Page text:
“Am I allowed to swear?”
While not a phrase typical to discussions regarding breast cancer, it was a question that set the tone for the honest and frank discussion that the night had in store; shared between three women who have been through the highs and the many lows of the disease, all having walked away with different lessons to share.
All My Life to Live saw author and graphic artist Teva Harrison joining Canadian punk rocker turned author Bif Naked as they discussed their work, their lives, and their experiences with breast cancer. Hosted by the spirited CBC television host Lucy Van Oldenbarneveld, who herself was diagnosed with stage two breast cancer in 2015, the event began with Naked presenting a slice from her book I Bificus. While the book represents the entirety of her life and the trials and hurdles of a career in musical stardom, the passage read focused on the days leading up to her diagnosis (“d-day” as some refer). The section shared the tone with Naked’s demeanour for the night: it was jovial, light hearted. Any moment where Ms. Naked’s stories ventured into darker territory were swiftly brought back up with a snappy joke or an enthusiastically sarcastic eye roll. Speaking on her time waiting for a diagnosis, and her certainty regarding her condition even before it was officially declared by doctors, Naked made herself a promise that no matter how dire the situation looked, she would never shut her mouth, and the quick witted "Bif" that she was before would hold strong throughout.
Harrison took to the stage next, projecting her artwork from her graphic memoir In Between Days on the walls behind her, while she read their accompanying essays. From discovering the real world magic found in her childhood, to her navigating the awkward waters of small talk when after she had been diagnosed, Harrison’s time on the stage was packed with an emotion that left much of the audience speechless. While Naked’s passage focused on remaining true to her off-the-wall, joke cracking self, Harrison spoke about acceptance, finding moments of calmness through her art and her husband, and re-discovering every “happy ending” that she had encountered in life.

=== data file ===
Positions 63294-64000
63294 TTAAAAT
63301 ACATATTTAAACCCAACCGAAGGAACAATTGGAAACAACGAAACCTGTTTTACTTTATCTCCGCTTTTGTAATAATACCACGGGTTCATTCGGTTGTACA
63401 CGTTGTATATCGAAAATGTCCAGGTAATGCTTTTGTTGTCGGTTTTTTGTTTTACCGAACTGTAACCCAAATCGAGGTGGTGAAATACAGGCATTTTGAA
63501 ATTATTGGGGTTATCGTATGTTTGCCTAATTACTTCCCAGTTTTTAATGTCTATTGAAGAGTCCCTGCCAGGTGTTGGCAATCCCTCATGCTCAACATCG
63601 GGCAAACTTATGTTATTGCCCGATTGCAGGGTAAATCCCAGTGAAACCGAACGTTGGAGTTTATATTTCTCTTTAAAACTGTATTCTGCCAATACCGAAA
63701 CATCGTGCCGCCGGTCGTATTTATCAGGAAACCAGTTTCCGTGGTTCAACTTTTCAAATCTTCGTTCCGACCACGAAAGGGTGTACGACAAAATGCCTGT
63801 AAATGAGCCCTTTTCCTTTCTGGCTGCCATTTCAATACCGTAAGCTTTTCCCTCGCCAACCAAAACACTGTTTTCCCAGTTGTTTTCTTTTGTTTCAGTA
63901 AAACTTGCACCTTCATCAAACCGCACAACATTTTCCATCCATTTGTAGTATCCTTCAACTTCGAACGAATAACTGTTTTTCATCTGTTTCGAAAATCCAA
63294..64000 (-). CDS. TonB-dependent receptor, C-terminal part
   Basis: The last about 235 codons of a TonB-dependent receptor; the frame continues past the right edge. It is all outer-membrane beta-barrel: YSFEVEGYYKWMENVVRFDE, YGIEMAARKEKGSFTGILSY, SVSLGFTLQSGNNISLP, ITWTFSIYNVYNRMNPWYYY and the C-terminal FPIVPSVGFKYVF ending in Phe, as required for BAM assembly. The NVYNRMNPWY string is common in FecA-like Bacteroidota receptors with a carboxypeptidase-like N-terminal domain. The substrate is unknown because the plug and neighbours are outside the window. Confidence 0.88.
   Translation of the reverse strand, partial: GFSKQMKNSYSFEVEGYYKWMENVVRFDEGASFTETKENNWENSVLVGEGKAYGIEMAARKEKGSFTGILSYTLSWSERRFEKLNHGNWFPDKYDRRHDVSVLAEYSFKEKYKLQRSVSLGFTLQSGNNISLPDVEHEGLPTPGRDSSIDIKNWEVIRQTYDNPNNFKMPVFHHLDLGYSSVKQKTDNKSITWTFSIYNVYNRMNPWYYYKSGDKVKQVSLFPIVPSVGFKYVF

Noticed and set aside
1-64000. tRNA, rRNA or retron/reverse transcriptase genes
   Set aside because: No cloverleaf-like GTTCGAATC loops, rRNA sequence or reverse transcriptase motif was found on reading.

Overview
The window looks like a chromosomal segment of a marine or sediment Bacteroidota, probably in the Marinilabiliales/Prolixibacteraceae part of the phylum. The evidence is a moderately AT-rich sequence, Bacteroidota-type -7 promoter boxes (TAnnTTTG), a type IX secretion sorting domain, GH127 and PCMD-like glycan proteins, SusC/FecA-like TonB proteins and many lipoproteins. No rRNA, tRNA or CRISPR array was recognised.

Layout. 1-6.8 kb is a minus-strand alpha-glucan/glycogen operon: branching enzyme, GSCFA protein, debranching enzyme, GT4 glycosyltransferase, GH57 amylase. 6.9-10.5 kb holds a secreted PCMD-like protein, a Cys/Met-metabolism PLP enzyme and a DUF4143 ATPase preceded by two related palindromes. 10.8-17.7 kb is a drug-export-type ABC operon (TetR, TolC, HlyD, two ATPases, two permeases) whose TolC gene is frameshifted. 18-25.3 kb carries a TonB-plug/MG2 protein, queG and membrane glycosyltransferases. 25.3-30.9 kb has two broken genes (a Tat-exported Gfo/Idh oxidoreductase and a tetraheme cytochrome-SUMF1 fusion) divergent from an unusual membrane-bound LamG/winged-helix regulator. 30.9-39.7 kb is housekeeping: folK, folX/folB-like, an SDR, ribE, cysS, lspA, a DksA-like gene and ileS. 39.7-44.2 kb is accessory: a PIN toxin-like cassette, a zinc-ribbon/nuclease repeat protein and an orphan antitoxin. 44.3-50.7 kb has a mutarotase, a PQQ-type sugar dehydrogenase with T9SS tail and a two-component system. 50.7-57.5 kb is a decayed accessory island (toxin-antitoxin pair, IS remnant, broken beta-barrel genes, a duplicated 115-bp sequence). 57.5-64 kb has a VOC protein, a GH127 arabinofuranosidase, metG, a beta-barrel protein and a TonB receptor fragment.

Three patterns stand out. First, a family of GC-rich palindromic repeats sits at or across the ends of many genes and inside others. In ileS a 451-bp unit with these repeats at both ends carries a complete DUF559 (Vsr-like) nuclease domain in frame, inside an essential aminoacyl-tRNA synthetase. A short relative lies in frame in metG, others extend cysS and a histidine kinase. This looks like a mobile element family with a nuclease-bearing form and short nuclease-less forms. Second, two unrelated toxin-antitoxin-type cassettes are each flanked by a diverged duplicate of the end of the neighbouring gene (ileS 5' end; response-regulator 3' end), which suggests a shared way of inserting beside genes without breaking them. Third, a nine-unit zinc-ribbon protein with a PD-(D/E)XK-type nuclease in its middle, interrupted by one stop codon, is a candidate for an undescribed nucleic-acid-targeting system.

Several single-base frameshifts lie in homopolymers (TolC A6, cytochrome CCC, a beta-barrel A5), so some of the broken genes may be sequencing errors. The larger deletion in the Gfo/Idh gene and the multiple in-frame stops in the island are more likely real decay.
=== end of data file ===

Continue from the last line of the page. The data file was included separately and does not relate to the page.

Oldenbarneveld brought the two authors together after for a more candid discussion on their lives, their cancer, and their art. While many of the same themes of community and “taking every day as they come” held true for both women, their style and demeanour contrasted each other in a way that complimented the theme of the “highs and lows” of the cancer. A rock star for much of her life, Naked saw the disease almost as a blessing; a reason for her life to slow down, an anchor she could use to build friendships and sisterhoods around. She claimed she remained fearless throughout, and with a wedding coming within the next year, she saw no reason for starting to fear now. While still optimistic, Hairrison (who was diagnosed with stage four breast cancer) fully admits to the often times debilitating fear that she first felt after her diagnosis. Finding comfort in her hobbies, namely drawing and traveling, she encourages all who are going through similar circumstances to focus on what brings them the most joy. “There is a darkness available,” she says to a packed room “it’s easy to jump in if you allow it.”
Speaking to a full house whose audience consisted predominantly of women, some of whom were in differing stages of breast cancer treatment themselves, Bif Naked, Teva Harrison and Lucy Van Oldenbarneveld presented a bluntness that is often absent from conversation surrounding cancer. From giving advice as to how to treat and converse with those afflicted, to coming to terms with reality of your situation in your own way, the trio reflected an honest, heartwarming, and often times hilarious view on living with breast cancer; with extra emphasis on the living.